Oil prices hit nearly one-year high as it marches towards $100
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(Kitco News) - Supported by OPEC+'s production cuts through year-end, the oil market continues to climb higher, with some analysts saying that it could be only a matter of time before prices push back to $100 a barrel.
Tuesday, West Texas Intermediate (WTI) crude oil prices pushed to a nearly one-year high, testing resistance above $93.50 per barrel. However, this could just be a brief barrier as oil prices have rallied more than 37% from their mid-July lows.
In an interview with Kitco News, Michele Schneider, director of trading education and research at MarketGauge, said that the oil market certainly has enough momentum to test long-term resistance at $103 per barrel.
However, she added that the rally would not be sustainable as higher oil prices will put further pressure on the economy. Although $100 oil may not be viable long-term, Schneider said the broader energy market could remain elevated through the winter. She added that she is now keeping an eye on natural gas prices as winter approaches.
"Any kind of cold winter and nat gas demand will pickup and drive prices higher, so we expect energy prices to add to the inflationary picture," she said.
Schneider isn't the only analyst who is bullish on oil through the rest of the year. Commodity analysts at Bank of America have been bullish on crude since mid-August, when technical momentum created a "golden cross," This indicator is formed when the 50-day moving average moves above the 200-day moving average.
Bank of America said that oil needs to see a convincing break above $93 an ounce to signal a push back to $100. However, for the past month, the analysts have been recommending investors buy oil on dips.
"This summer turn up in prices has gained momentum," the analysts said. "Key resistance lines currently align in the low $90s. The golden cross on August 24th supports an uptrend and buy the dip view."
Edward Moya, senior market analyst at OANDA, said that limited supply should keep oil prices elevated through winter, which is a seasonally slow period for the commodity.
"It looks like some hints of economic resilience have energy markets willing to tolerate $90 a barrel oil, which is translating into a rally to test the $100 a barrel level," Moya said.
|Gold weighed down by higher oil prices following OPEC cuts that are fueling fears the Fed will maintain its hawkish bias longer than expected|
Rising oil prices put more pressure on the Federal Reserve
The rise in oil prices comes during a precarious time for the U.S. central bank as it continues to focus on the persistent inflation threat.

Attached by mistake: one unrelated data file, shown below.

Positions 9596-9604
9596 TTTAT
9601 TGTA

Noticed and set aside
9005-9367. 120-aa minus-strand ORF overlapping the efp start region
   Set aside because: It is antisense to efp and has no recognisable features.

Markets currently expect the Federal Reserve to leave interest rates unchanged following Wednesday's monetary policy meeting. However, the central bank is also expected to maintain its hawkish bias to keep interest rates at restrictive levels for the foreseeable future.
Schneider said that while oil prices have risen sharply in recent months, it is still not a significant threat to the Federal Reserve as it focuses on other inflation pressures.
"Yes, the Fed is aware of higher oil prices, but they are not at a level to induce any type of panic," she said. "The Fed is much more concerned about the tightness in the labor market and the impact labor strikes will have on wages and wage inflation. In this environment, the Fed can easily lose control as it faces multiple threats."
Higher oil prices are working against the gold market… for now
Traditionally, higher oil prices are bullish for gold because of the inflationary pressures; however, analysts note that the inflation pressures are currently working against the precious metal as it forces the Federal Reserve to maintain its aggressive monetary policy stance longer than expected.
However, many analysts have noted that although the Federal Reserve is expected to maintain a hawkish bias on its monetary policies, its tightening cycle is close to peaking, even as inflation remains elevated.
Although gold is struggling in the near term, Schneider said that she remains a long-term bull.
"Gold hanging out above $1,900 suggests we will see another big run when it's clear the Fed is unable to get inflation under control," she said.
In a recent note, Mike McGlone, senior market analyst at Bloomberg Intelligence, said that he expects gold to outperform oil in the long-term.
"Risk vs. reward for the gold-to-crude ratio may favor the metal in 2024, particularly if the global economy continues to deteriorate," he said. "OPEC+ supply cuts may boost crude in the short term, but at the expense of fueling central-bank vigilance and the typical reciprocal economic-contraction effects."